Figure 2I contains two three-tile sequences, 4 ~ 6 ~ 1 and 0 ~ 2 ~ 4, but they can never be connected by way of cell M1, because of a conflict between 4B2 ~ 6B1 ~ 1A0 ~ 3∗M1 and 5∗M1 ~ 0M2 ~ 2M4 ~ 4M7, where the infix asterisk indicates what tile could be installed if there were not a mismatch. M1 is now blocked, remaining vacant for the rest of the game.

 figure 2I

In figure 2J, cell M1 is again blocked for a similar reason: if M1 were to contain 3, M2 would have to contain 5, which it does not.

 figure 2J

Some players might opt to obtain a supply of red tiles to be placed on blocked cells to conspicuously signify that they are ineligible for further use. A computerized version of MODLINSEQ could detect and mark the blocked cells automatically.

§2-3. The point value of a sequence is based on how many tiles it contains. It grows quadratically to greatly reward the player who can construct long sequences.

table 2A
lengthpoints lengthpoints
1 0715
2 0821
3 1928
4 31036
5 61145
6101255
n (n − 1) × (n − 2) ÷ 2

The reason that a 2-tile sequence counts zero is that no skill or luck is required in producing it: any two tiles, equal or unequal, form a legal sequence. Meanwhile, the sequence of 1 tile is of little more than theoretical interest.

§2-4. There is more to say about sequences, but the player who takes the time to understand them thoroughly has make great strides toward mastery of the game. Among other things, whence comes the name "MODLINSEQ"?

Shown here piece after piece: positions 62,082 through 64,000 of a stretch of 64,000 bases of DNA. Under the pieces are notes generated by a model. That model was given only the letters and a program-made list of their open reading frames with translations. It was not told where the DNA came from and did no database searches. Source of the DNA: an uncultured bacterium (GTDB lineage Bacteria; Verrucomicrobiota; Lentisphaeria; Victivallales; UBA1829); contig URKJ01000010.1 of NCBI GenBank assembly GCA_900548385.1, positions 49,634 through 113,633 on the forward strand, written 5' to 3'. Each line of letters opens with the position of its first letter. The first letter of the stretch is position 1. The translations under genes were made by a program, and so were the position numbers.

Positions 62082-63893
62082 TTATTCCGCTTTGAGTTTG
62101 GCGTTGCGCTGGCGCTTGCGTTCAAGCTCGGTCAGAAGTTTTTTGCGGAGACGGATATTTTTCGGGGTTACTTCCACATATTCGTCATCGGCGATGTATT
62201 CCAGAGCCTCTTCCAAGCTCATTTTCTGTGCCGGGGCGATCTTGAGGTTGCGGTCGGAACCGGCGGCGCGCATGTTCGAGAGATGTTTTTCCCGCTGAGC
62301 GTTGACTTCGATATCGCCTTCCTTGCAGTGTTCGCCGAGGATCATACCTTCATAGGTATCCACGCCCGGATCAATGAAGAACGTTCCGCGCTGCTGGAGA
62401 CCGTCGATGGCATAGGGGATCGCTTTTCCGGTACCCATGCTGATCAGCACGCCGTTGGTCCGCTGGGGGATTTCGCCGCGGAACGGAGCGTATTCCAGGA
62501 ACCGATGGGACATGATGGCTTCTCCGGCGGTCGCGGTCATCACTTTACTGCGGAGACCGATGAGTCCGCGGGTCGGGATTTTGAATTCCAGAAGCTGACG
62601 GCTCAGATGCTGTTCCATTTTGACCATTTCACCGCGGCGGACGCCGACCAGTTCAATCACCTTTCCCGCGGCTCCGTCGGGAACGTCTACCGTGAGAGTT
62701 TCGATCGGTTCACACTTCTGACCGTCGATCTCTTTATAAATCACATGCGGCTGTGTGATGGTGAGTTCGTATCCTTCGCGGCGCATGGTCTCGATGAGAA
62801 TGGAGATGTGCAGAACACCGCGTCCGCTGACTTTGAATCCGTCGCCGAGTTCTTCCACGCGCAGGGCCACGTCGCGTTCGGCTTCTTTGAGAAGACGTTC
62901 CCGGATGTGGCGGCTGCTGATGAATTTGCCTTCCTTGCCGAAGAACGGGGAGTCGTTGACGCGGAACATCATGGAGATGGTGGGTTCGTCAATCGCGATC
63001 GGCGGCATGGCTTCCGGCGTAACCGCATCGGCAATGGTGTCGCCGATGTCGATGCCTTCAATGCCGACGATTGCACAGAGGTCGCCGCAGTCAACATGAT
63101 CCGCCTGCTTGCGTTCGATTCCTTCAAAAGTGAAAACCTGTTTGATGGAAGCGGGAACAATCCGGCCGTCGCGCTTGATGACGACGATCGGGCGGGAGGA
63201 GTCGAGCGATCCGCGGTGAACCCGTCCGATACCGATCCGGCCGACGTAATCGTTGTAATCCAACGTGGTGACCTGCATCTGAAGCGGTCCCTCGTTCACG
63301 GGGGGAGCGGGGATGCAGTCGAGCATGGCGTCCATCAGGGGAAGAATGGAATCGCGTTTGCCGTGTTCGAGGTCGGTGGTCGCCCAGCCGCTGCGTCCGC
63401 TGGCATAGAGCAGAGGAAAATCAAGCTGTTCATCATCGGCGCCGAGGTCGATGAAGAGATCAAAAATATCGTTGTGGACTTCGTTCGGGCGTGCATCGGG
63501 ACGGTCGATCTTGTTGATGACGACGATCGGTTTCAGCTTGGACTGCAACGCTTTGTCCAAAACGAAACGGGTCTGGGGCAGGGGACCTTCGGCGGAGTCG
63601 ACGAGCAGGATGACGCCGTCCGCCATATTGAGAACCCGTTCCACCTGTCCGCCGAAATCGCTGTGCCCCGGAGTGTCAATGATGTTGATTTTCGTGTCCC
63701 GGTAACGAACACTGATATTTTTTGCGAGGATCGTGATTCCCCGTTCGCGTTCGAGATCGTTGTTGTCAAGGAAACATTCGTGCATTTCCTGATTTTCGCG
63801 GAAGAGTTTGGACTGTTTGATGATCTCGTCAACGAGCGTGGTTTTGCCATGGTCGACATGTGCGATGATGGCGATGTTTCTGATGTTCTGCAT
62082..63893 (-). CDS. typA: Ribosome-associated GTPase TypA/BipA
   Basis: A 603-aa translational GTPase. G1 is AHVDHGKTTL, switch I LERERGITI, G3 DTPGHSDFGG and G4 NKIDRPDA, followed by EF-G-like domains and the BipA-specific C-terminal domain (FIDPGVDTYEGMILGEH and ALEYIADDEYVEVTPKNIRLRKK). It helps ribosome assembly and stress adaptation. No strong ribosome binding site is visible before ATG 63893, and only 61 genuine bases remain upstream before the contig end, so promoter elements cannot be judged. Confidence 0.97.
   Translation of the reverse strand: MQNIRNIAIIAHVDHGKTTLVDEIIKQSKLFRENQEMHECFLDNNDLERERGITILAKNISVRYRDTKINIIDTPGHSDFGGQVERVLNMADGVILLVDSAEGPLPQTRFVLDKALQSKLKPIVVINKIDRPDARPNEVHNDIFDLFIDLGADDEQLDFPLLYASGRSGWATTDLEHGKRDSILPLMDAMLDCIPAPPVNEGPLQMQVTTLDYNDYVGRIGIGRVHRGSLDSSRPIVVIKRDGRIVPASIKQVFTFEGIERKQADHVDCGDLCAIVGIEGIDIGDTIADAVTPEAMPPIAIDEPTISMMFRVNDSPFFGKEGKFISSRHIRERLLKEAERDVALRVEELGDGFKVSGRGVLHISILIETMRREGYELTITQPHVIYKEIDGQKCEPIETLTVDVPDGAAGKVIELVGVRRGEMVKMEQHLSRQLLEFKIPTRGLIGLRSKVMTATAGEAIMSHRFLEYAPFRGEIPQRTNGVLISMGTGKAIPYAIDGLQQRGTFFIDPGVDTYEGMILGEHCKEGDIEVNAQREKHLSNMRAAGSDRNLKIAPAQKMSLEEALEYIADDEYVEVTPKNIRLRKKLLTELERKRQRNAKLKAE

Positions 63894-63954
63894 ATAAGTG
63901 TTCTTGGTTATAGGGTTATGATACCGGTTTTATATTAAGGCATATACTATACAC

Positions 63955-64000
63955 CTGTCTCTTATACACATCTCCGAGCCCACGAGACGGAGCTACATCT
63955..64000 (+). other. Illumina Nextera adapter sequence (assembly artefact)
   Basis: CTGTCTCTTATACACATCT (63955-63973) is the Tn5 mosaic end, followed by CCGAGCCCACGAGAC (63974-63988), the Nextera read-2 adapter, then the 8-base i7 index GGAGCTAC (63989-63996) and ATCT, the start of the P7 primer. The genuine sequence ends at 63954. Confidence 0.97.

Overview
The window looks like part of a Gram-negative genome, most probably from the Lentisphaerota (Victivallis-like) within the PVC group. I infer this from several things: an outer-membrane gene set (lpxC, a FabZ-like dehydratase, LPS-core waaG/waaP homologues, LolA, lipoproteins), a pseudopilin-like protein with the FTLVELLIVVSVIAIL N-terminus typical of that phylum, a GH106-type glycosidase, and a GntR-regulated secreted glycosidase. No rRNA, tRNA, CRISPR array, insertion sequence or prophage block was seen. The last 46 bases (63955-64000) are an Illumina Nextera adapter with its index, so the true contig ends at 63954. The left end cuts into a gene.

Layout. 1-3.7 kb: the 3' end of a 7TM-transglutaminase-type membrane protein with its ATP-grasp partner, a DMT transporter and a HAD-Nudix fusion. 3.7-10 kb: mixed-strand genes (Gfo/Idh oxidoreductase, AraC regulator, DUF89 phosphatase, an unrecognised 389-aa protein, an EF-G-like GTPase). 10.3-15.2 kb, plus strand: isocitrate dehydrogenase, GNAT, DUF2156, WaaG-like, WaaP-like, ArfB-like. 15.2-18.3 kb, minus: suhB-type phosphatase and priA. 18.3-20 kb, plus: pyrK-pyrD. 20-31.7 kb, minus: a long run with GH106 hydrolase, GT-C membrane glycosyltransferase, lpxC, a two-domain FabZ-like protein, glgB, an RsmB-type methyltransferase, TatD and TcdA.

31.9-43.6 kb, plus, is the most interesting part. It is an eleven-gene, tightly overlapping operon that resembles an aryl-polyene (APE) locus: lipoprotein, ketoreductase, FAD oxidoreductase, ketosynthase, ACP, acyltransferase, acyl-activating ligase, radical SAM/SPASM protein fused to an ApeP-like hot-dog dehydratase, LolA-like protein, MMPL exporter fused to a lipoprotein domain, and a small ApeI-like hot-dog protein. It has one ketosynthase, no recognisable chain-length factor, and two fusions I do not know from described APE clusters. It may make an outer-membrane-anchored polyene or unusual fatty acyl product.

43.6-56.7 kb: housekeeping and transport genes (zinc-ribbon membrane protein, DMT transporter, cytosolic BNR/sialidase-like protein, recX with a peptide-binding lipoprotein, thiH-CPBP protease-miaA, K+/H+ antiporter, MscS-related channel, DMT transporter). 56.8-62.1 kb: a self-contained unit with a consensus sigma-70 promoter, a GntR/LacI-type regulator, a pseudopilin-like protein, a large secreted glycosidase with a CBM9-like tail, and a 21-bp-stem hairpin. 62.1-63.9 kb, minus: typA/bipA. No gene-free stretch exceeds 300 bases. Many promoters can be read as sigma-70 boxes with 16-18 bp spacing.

• A sequence is termed modular because calculations "wrap around" when a value would be less than zero; or when a value would not be less than the modulus. In particular, if the result would equal the modulus, it becomes zero.
• A sequence is termed linear because the same number (the step) is added or subtracted each time. The step can even be zero, meaning that a repeated number forms a valid sequence:

… 3 ~ 3 ~ 3 ~ 3 ~ 3 …

We use the MSA notation to describe a sequence. It consists of:

• 'M' (for modulus), followed by the modulus;
• a hyphen;
• 'S' (for step), followed by a step;
• a hyphen;
• 'A' (for anchor), followed by an anchor.
whereof:
• The modulus has already been explained.
• The step size usually differs according to whether the sequence is reckoned in one direction or the other. The modulus-7 example in figure 2A could be described with a step size of either 2 or 5; we generally choose the smaller, because a sequence rendered backwards is deemed the same thing as when rendered forwards.